Sunday March 3, 2013
Stand up for your rights, non-smokers urged
The Star Says
ANYONE who has tried to tell off a person smoking in a non-smoking zone knows that it is extremely difficult to talk sense to a person who deliberately ignores the law.
He may give you an unfriendly “mind your own business” stare or even get nasty if you try too hard to get him to stop.
People who do not smoke understand the dangers of smoking. But, unfortunately, they have to bear with the perils of second-hand smoke.
The Government's latest attempt to tackle this issue consistent with the Framework for Convention on Tobacco Control (FCTC) which we ratified back in 2003 is laudable even if the battle is not easy.
According to the Malaysian Global Adult Tobacco Survey 2011, four in 10 Malaysian adults, which is 40% or 7.6 million people, are exposed to tobacco smoke in the home. The figures are equally alarming in the workplace (40% or 2.3 million people) and in public restaurants (71% or 8.6 million people).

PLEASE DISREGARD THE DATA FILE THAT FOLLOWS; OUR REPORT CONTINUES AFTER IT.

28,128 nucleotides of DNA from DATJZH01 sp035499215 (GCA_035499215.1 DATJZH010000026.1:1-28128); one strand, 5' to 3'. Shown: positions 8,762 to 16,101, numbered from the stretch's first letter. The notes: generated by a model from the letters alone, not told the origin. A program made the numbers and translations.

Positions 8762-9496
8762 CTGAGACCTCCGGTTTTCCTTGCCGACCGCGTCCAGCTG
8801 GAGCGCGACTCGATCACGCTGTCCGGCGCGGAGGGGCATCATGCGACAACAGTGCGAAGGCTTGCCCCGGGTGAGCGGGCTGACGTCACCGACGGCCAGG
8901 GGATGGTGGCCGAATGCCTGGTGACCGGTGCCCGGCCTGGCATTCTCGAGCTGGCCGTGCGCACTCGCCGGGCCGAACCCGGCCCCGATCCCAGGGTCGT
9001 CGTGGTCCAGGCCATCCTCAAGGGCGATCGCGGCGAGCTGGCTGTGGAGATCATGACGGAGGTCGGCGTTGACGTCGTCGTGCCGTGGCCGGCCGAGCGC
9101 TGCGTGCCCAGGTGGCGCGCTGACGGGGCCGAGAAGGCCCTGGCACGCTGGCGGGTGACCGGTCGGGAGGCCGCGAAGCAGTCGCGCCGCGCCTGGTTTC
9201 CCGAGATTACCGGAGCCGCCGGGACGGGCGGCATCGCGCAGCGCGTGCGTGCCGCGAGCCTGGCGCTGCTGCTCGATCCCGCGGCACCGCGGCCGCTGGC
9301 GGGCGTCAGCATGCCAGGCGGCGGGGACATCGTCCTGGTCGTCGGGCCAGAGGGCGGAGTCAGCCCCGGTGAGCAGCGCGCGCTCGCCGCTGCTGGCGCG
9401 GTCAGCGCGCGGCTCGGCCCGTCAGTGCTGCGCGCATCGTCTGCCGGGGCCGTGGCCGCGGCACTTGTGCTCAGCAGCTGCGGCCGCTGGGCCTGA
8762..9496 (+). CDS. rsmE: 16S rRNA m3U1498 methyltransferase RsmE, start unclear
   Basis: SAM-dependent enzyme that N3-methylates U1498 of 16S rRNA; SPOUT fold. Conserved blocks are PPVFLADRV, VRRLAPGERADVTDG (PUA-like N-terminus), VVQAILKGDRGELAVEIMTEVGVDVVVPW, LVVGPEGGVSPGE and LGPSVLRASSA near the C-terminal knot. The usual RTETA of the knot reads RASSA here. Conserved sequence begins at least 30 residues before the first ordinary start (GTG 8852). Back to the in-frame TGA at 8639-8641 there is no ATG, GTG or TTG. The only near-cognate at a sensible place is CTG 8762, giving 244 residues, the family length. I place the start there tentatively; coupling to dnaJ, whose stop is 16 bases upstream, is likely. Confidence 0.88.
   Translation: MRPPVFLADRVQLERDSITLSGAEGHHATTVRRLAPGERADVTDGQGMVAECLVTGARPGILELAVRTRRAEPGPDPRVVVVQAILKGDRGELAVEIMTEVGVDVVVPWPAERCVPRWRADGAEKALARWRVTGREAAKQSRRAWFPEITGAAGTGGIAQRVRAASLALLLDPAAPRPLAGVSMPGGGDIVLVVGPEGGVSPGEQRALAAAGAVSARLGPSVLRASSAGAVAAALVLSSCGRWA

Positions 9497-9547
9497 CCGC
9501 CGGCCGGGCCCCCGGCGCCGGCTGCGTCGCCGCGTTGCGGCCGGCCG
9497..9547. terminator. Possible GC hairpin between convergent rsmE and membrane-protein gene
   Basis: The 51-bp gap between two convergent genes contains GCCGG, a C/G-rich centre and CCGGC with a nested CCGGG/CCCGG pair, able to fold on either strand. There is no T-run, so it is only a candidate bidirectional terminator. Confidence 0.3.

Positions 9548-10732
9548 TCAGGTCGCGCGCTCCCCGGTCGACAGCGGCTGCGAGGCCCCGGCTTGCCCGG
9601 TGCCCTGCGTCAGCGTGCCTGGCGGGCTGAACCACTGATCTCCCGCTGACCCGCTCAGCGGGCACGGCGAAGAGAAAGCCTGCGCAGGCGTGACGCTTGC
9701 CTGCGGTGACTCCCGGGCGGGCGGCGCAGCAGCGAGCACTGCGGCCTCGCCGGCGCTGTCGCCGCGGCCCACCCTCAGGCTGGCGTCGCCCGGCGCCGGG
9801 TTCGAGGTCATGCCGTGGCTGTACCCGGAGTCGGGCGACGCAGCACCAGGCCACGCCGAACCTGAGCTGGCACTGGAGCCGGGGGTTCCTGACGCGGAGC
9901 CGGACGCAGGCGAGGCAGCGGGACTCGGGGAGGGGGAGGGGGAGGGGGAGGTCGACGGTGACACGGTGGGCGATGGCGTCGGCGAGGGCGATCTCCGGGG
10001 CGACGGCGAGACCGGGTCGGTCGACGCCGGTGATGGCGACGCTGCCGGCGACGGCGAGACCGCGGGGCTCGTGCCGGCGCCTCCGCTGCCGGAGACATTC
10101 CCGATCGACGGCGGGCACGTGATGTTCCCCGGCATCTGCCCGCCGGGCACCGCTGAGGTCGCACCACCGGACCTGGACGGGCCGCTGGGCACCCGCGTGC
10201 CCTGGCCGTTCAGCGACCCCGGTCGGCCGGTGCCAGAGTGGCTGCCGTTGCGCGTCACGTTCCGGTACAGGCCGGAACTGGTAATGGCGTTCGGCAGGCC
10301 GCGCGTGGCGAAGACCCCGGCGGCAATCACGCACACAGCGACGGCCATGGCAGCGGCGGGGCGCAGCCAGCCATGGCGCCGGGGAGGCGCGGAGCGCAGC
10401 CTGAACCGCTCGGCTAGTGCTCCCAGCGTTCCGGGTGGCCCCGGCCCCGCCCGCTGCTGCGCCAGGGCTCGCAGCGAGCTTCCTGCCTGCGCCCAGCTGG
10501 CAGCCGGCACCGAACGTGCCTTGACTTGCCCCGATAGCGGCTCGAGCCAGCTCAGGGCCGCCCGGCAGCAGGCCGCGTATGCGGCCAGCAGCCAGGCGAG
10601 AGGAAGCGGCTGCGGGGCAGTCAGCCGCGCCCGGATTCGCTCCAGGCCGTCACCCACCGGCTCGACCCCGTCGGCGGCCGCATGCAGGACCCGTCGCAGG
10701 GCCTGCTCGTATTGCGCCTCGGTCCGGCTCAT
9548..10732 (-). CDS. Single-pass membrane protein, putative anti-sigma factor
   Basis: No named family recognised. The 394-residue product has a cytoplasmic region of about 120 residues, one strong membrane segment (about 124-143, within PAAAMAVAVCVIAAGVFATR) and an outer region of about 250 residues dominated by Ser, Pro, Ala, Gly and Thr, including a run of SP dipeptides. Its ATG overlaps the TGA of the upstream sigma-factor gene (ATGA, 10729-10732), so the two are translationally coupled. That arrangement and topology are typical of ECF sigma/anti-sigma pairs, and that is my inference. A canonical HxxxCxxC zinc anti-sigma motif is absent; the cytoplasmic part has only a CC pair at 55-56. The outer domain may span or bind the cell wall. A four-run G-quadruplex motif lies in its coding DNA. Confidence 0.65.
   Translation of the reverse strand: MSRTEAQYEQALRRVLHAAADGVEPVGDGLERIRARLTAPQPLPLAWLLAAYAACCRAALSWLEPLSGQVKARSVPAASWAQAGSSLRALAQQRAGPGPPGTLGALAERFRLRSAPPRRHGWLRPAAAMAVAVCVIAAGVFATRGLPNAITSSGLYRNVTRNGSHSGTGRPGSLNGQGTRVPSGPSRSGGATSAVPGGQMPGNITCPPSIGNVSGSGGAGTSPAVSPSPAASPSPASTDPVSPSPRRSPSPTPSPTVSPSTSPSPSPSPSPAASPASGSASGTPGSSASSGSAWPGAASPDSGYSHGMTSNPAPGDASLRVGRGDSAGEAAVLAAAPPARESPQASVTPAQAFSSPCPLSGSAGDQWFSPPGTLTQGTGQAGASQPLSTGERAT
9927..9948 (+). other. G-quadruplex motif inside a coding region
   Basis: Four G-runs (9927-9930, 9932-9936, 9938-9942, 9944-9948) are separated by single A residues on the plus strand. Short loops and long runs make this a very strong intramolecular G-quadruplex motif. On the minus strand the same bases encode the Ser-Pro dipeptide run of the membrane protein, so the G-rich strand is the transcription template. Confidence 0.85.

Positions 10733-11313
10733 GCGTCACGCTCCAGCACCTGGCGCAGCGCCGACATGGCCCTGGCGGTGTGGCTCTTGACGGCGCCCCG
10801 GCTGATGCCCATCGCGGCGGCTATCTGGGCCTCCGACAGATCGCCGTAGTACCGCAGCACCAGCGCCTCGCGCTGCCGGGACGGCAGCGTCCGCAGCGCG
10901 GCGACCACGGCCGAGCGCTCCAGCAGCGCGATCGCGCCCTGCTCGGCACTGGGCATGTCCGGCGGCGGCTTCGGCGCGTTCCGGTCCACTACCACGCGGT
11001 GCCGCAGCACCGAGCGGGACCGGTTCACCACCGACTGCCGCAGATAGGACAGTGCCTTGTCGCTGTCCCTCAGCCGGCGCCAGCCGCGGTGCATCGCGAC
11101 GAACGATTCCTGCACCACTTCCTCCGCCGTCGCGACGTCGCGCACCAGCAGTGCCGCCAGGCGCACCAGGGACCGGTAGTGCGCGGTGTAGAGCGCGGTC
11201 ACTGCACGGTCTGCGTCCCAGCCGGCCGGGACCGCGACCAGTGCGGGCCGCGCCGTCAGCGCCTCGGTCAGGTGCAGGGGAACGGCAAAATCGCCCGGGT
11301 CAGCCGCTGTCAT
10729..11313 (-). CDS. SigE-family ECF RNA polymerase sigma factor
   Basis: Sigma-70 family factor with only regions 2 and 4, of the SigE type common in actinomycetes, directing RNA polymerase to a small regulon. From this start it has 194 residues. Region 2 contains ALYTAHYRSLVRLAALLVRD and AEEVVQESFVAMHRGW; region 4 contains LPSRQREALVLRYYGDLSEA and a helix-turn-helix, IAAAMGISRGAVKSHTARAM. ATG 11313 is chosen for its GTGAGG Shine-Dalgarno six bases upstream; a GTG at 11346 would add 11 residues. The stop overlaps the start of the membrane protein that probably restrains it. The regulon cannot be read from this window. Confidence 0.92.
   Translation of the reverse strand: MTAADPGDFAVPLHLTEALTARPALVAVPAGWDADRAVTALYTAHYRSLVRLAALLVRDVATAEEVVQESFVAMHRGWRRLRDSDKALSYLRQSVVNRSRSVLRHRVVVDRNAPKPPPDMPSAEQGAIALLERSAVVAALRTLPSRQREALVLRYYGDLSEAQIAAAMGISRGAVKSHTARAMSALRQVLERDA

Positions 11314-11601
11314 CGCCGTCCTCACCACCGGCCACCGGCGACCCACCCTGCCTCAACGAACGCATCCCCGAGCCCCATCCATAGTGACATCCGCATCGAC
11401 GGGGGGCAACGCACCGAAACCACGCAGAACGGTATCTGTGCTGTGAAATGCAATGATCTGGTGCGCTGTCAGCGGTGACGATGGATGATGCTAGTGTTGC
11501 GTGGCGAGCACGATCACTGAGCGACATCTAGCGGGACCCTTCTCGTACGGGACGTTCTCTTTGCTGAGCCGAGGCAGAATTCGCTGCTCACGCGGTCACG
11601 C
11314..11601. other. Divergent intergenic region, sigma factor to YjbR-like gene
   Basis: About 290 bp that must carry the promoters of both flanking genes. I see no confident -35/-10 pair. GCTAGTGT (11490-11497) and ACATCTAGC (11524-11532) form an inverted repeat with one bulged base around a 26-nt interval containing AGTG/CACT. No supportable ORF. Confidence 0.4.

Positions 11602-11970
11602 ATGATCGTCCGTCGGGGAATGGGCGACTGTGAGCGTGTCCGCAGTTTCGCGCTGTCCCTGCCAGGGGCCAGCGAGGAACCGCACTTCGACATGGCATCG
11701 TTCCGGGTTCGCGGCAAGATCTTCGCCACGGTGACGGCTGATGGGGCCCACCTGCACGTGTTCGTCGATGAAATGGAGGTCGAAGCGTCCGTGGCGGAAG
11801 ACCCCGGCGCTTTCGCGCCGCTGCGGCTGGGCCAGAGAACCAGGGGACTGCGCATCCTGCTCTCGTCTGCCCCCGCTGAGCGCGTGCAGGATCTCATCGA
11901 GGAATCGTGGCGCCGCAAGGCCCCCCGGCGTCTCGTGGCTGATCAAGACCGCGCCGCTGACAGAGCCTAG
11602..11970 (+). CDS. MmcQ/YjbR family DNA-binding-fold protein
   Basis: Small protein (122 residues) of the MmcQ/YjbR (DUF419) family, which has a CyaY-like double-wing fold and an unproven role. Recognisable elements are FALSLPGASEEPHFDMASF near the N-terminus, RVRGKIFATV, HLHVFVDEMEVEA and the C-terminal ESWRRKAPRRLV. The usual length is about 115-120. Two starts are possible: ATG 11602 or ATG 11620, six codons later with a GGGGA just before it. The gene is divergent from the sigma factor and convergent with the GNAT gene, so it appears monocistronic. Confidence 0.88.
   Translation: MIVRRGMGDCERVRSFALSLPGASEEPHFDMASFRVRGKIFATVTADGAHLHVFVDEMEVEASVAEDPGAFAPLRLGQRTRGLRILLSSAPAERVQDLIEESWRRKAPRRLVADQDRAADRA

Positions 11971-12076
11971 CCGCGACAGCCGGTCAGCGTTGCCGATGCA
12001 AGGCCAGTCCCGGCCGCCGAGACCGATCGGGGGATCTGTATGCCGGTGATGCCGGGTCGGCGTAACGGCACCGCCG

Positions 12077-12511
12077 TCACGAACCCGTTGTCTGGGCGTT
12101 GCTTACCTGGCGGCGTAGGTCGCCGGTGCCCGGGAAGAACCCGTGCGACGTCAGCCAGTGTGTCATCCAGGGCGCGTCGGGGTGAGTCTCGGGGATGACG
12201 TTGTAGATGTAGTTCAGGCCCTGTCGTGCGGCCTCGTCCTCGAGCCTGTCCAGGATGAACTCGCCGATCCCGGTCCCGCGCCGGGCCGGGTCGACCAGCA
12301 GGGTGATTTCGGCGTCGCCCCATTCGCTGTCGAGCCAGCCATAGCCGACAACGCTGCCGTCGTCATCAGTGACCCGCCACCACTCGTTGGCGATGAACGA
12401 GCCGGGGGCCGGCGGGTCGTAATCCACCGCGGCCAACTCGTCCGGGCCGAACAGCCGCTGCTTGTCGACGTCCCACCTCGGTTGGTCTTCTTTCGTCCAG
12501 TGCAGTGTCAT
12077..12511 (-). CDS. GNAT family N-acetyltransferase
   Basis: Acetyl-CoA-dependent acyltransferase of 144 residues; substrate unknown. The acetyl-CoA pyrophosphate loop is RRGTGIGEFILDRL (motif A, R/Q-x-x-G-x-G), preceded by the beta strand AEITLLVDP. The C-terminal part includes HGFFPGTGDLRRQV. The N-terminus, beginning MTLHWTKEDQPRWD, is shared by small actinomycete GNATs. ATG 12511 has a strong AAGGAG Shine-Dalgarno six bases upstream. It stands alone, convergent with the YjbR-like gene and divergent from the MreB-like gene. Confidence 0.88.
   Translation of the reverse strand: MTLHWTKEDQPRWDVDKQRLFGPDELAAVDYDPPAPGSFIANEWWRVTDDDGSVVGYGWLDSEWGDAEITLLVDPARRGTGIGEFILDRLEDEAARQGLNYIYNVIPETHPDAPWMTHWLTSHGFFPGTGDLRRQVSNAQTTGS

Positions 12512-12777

To put it in context, the reported three million Malaysian smokers who consume an average of 14 cigarettes a day have put millions more of their fellow citizens at risk.
Which is why the Health Ministry has called on the non-smoking public to play a leading role in the Government's fight against second-hand smoke through the Blue Ribbon campaign.
As Health Minister Datuk Seri Liow Tiong Lai put it, “There is a need for a bottom-up' nationwide movement that would result in a tobacco-free lifestyle.”
We must all do our part in the home, the workplace and all public areas to keep our environment smoke-free.
And that should include our intolerance of smokers who flout the rules or create their own smoking zones even within smoke-free office buildings or high-rise apartments.
It is time for non-smokers to stand up for their rights because the law can only do so much.
The battle against second-hand smoke in the home, workplace and other public places rests in our hands.
If we are successful there, we can move on to creating smoke-free neighbourhoods, smoke-free districts, smoke-free states and eventually a smoke-free nation.